By: John Lavey | Hammock President/COO

Practicing kindness and channeling empathy for your fellow man is always a good idea. It’s also a best practice for effective marketing—a truth that is never more evident than when tragedy strikes. In the early morning hours of Tuesday, March 3, four tornadoes roared through Middle Tennessee, causing extensive damage in Nashville, Mount Juliet, Cookeville, and other surrounding communities. Many of our neighbors and friends lost homes or businesses. Worst of all, there were 24 lives lost in an instant (and that number may rise as search efforts continue).

Serving others should be the first order of business. Sometimes that looks like literally getting out and helping. But there are other ways to help, too. As we scramble to set up our remote operations and resume our normal work, responding to texts and emails of concern from clients and other partners is a nice gesture. I know that the ones I received were very welcome.

We can also transform our marketing to help our communities in need. One local media company, StyleBlueprint, engaged in what I’d call being a good human and practiced smart marketing.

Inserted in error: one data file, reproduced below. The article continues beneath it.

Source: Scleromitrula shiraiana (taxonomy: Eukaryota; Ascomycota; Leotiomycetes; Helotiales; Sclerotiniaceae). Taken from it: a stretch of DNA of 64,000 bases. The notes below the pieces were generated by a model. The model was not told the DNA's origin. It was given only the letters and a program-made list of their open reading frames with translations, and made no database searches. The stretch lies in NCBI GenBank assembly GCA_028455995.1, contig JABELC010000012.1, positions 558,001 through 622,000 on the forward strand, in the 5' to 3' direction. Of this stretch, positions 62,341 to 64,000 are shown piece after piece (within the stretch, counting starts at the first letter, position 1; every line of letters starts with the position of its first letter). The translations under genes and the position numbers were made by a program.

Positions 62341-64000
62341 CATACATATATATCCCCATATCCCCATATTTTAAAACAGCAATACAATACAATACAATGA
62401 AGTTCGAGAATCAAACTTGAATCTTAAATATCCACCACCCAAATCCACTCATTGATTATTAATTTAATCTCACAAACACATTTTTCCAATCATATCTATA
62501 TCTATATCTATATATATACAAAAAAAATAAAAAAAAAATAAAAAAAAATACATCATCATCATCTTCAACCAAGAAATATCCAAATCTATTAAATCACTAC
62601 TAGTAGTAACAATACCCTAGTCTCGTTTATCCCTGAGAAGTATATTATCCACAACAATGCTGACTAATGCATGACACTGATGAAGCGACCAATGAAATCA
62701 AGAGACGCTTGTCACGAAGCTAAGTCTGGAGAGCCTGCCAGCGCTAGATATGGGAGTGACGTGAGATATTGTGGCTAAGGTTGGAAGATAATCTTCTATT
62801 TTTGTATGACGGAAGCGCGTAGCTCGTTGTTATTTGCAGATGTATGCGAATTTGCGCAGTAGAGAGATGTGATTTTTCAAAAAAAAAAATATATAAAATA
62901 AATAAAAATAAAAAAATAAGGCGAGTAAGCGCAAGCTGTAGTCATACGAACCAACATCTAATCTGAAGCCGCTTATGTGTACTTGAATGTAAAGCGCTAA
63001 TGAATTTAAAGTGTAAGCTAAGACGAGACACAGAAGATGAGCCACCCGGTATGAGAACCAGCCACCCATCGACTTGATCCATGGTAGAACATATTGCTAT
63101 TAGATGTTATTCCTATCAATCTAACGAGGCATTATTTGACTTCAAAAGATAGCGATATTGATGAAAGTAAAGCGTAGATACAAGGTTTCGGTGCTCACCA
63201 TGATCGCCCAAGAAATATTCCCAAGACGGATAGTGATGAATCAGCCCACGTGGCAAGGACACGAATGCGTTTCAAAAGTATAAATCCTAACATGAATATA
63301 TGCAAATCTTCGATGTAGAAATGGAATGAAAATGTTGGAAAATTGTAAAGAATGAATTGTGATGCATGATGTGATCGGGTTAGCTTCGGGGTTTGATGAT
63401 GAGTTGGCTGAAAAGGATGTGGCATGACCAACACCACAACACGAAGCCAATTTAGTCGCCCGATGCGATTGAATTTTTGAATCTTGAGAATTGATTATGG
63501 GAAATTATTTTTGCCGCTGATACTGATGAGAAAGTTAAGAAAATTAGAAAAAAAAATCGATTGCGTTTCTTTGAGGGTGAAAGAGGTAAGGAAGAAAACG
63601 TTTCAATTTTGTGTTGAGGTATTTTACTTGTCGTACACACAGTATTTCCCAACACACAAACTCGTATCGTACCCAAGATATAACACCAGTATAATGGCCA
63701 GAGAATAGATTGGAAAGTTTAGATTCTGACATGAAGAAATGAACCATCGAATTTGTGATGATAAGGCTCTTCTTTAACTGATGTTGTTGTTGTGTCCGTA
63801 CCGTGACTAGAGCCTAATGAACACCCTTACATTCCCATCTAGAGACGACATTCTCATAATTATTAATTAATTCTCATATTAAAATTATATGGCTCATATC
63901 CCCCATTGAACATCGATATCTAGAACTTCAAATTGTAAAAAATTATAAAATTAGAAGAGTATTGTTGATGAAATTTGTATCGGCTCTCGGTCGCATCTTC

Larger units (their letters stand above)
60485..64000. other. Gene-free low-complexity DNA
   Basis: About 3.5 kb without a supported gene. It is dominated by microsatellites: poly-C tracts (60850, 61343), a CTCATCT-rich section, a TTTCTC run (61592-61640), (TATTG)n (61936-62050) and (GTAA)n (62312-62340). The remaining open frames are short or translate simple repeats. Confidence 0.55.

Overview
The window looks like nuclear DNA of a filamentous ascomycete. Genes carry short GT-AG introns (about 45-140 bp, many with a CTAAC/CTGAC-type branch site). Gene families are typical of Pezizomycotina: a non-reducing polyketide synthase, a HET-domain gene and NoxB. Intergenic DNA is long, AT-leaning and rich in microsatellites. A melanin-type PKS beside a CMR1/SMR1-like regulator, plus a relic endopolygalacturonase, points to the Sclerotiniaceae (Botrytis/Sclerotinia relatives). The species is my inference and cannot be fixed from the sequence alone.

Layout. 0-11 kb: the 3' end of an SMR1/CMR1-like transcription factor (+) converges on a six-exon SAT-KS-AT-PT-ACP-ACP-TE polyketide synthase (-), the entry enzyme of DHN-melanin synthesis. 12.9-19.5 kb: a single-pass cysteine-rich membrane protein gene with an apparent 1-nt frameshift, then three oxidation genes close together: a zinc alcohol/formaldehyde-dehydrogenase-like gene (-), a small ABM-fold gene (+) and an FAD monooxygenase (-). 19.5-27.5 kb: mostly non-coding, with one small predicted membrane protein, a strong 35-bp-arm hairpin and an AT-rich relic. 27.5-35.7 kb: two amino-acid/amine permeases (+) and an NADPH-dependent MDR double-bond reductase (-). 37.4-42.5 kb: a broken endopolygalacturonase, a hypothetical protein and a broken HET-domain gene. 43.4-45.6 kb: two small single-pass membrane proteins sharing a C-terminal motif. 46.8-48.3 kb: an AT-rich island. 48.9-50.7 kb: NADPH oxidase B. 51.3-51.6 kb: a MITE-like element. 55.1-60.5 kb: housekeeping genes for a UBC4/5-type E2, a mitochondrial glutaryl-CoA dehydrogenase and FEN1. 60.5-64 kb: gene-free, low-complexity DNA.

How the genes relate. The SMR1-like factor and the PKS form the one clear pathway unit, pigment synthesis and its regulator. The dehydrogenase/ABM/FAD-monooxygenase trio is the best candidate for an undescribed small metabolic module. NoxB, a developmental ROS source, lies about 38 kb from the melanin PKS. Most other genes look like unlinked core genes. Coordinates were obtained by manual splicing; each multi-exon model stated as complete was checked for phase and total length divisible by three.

After the tornadoes, StyleBlueprint posted pictures of the storm’s aftermath to bring awareness to the destruction in the community. They also shared links, highlighting the multiple ways people could help—from donating money, to supplying water, blankets, tarps and food, to directing readers where to go with a chainsaw and help clear away downed trees.

This kind of human approach to marketing is the same approach as retention marketing—helping someone be successful in what they want to accomplish. Retention marketing doesn’t get the same amount of attention as lead-generation marketing, or sales support, but it’s vital. The underlying theory of retention marketing is that it’s less expensive to keep a customer than gain a new one.

I’m also reminded of the words of Fred Rogers, the icon behind the beloved children’s program, “Mister Rogers’ Neighborhood.” He said, “To this day, especially in times of ‘disaster,’ I remember my mother’s words and I am always comforted by realizing that there are still so many helpers―so many caring people in this world.”

When tragedy strikes, ask yourself, “How can I be a helper?”

If you’d like to aid in Nashville’s recovery efforts or learn more, check out these resources:

(Photo by Brett Carlsen/Getty Images)

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